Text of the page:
Help for victim of a hate crime

December 1, 2005

Q.

Q. A South Asian adolescent boy in my practice has been the target of racial slurs and threats at school. The young man is so scared that he asked me to sign a form allowing him to be home-schooled. What does the law say about hate crimes at school? And what is the pediatrician's role in managing the victim of such a crime?

Rahul K. Parikh, MDWalnut Creek, Calif.

A. Harassing behavior, stalking, threats, and the like are criminal conduct punishable through the courts. Laws regarding hate crimes, however, differ from state to state. Moreover, each school typically has its own code of conduct, which may fold this type of behavior into a general code regarding acceptable behavior or may highlight it separately based on particular community issues or pressures.

A more effective course of action could include broader explorations of both the context of the abuse and its effects on the young man. You might, for example, explore why it is that the school is not acting on its responsibility to protect all of its students from abuse, and work with the boy's parents to insist that it do so. You should also consider collaborating with a mental health colleague to explore the young man's responses to the abuse and to help him develop strategies to counteract it.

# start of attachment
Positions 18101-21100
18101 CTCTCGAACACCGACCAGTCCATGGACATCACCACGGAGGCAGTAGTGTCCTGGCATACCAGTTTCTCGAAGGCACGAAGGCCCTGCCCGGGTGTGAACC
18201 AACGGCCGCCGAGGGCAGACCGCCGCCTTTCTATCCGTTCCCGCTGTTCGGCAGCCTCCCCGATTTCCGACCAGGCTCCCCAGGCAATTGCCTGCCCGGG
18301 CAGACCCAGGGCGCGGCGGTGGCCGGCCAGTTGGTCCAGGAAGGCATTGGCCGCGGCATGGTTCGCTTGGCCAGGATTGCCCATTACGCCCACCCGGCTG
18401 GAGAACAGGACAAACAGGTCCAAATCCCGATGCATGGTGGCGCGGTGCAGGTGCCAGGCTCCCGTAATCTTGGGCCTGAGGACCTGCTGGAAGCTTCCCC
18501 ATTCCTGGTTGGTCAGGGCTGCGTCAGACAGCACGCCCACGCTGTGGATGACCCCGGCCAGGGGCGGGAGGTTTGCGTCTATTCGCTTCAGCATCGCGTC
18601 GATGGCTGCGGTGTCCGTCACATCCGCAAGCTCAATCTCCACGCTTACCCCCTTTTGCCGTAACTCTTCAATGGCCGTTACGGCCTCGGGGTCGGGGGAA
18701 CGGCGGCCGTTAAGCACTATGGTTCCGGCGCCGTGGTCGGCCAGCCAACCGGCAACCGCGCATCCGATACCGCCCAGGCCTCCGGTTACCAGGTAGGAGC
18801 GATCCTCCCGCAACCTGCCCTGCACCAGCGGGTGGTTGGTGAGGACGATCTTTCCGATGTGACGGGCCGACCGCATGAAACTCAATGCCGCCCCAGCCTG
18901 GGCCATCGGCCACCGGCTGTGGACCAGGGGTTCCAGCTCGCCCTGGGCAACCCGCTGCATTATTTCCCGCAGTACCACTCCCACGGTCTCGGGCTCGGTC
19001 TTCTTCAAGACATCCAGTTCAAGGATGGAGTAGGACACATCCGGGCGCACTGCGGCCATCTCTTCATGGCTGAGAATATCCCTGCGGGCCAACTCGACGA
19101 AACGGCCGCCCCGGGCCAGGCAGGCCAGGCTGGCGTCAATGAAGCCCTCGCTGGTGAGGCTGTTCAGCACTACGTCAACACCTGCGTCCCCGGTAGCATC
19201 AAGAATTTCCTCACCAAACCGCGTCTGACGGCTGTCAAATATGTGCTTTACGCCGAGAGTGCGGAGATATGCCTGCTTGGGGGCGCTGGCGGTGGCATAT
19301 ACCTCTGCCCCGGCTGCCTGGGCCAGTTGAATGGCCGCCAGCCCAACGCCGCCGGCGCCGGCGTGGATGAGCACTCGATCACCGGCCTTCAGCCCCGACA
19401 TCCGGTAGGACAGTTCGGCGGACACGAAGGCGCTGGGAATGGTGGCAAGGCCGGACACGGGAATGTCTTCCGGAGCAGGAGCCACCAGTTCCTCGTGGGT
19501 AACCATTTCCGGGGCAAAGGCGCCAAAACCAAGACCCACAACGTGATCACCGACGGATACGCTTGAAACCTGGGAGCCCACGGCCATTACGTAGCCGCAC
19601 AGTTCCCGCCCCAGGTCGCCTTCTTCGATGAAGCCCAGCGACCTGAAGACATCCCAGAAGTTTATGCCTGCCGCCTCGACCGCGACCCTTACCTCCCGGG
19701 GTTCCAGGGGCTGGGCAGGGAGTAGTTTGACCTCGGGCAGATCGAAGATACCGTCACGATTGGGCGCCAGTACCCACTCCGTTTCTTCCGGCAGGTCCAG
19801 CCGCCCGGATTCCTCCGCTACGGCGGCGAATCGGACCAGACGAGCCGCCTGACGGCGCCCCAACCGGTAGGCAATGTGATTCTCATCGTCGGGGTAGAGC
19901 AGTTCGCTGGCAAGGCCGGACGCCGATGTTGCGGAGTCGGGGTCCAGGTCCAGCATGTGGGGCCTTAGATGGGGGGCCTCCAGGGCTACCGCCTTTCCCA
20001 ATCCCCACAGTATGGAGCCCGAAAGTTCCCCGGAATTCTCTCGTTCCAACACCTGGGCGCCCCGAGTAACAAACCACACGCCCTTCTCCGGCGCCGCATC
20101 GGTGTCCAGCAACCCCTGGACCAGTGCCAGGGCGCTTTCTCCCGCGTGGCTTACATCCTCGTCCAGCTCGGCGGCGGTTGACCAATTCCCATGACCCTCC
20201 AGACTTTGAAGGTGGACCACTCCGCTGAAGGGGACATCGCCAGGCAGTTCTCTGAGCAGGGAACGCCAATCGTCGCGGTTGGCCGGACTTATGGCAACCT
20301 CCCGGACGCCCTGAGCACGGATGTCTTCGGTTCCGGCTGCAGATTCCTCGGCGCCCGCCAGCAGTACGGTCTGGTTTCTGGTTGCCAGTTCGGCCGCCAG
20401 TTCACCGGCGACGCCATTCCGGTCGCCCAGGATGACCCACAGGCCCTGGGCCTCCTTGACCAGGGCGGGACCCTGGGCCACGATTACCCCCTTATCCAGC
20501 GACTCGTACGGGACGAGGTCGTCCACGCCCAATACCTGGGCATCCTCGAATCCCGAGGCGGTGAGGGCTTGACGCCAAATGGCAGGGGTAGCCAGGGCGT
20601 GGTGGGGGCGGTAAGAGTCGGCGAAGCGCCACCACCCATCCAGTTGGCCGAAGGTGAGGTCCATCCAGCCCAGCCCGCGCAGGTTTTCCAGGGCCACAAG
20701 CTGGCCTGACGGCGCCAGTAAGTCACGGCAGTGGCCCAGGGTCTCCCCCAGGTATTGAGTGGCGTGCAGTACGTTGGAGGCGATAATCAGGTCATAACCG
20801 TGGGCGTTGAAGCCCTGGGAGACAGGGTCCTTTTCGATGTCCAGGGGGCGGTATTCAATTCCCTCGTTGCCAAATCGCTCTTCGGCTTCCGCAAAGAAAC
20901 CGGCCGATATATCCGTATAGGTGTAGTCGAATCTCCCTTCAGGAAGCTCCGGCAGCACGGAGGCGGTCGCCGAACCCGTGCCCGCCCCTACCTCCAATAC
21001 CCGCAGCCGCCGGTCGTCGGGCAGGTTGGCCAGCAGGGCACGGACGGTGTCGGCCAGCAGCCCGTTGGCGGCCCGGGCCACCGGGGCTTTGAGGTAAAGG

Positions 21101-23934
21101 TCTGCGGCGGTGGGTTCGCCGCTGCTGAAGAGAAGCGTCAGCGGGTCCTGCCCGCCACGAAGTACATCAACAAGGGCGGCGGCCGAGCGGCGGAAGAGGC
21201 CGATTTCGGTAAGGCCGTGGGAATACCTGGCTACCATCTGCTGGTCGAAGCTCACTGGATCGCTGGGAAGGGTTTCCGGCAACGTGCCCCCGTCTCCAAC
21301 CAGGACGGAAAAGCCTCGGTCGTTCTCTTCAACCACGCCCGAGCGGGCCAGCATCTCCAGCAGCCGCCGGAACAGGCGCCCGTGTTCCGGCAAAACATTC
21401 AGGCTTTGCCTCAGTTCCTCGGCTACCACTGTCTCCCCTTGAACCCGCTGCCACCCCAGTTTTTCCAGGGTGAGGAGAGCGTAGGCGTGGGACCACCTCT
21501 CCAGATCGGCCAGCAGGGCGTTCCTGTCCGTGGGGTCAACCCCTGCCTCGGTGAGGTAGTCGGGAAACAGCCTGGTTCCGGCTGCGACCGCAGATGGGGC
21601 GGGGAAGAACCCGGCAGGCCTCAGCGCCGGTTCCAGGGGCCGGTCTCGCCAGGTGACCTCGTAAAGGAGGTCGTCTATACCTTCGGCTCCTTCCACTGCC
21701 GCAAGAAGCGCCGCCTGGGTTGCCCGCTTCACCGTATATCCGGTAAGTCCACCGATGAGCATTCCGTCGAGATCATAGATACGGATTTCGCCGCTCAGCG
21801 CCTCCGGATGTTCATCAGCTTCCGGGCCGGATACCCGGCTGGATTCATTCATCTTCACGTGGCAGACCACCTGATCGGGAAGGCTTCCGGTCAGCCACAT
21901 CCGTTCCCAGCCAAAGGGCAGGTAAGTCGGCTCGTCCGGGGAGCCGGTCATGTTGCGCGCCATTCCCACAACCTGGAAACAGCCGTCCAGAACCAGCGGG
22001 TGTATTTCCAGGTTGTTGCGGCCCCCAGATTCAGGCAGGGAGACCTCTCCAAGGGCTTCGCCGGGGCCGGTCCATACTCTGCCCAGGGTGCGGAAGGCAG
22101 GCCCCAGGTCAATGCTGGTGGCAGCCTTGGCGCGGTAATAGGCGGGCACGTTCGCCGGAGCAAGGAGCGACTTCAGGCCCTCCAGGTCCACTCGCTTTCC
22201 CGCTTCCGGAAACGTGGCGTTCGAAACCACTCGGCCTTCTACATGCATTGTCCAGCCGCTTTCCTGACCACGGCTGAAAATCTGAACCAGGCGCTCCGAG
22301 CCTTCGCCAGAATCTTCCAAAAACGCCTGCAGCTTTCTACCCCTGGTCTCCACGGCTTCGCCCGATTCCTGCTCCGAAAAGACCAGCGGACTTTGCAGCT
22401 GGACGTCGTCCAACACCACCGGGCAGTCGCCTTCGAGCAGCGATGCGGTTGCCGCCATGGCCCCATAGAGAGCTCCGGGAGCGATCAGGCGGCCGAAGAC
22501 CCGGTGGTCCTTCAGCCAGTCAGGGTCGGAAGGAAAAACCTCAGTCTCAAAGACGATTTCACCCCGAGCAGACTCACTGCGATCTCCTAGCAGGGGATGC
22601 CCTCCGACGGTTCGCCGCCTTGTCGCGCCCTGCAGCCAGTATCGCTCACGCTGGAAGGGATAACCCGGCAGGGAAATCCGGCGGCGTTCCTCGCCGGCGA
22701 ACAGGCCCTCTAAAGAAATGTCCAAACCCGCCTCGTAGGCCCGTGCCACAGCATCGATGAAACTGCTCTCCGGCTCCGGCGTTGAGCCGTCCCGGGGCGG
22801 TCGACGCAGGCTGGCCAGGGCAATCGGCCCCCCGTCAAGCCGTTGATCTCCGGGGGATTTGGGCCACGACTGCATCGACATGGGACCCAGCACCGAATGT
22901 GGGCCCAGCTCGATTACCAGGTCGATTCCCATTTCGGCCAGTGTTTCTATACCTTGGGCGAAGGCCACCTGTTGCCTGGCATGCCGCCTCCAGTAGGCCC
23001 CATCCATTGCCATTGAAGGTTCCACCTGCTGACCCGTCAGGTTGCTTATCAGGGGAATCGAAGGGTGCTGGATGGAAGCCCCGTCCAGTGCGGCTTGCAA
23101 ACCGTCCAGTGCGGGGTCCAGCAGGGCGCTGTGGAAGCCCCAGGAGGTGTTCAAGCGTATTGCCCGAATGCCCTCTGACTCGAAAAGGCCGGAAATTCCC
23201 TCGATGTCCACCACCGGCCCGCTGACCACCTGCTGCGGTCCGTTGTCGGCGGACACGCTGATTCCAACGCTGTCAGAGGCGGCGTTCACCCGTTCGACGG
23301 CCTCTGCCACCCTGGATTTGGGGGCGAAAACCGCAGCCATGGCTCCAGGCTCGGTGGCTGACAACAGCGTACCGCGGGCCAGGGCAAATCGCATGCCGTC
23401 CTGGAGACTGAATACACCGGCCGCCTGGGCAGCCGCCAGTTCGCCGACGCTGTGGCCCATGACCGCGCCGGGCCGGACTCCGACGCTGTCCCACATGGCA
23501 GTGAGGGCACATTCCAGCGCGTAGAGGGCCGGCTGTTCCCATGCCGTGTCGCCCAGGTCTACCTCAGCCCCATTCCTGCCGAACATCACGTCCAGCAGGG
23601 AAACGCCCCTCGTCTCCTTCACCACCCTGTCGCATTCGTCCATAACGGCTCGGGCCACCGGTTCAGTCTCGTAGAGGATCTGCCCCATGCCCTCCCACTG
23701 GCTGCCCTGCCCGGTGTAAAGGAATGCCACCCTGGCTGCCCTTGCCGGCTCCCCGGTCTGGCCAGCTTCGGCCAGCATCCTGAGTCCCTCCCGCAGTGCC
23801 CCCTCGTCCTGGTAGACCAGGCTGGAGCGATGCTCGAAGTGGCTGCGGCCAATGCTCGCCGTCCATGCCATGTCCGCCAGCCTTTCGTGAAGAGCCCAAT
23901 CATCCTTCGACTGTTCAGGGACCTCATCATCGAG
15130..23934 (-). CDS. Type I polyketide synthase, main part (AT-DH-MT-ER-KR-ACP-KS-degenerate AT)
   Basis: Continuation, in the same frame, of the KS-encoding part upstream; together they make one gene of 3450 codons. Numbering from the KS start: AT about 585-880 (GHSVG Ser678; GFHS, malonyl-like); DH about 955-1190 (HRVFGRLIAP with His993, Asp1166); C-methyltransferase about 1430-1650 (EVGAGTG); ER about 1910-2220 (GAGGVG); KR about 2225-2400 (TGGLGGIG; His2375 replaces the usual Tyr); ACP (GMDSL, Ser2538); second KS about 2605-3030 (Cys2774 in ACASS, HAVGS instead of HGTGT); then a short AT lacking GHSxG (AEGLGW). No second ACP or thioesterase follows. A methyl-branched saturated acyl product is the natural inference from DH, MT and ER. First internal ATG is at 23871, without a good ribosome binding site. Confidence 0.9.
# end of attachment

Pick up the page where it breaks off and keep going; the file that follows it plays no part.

On a more general note, verbal or physical abuse of children based on their race, gender, size, disability, religion, sexual orientation, or any other individual attribute should never be tolerated by peers, teachers, parents, schools, or governmental bodies. Nevertheless, it is clear that such stigmatization does occur-more often and with more vehemence than we would like to believe. Exposure and correction of this phenomenon is the responsibility of every responsible citizen. As community opinion leaders, pediatricians should be in the forefront of efforts to counteract stigmatization of children and the violence that stems from it.

Ellen C. Perrin, MD

DR. PERRIN is professor of pediatrics, Tufts University School of Medicine, Boston, and director of the division of developmental-behavioral pediatrics and of the Center for Children with Special Needs, Tufts-New England Medical Center, Boston.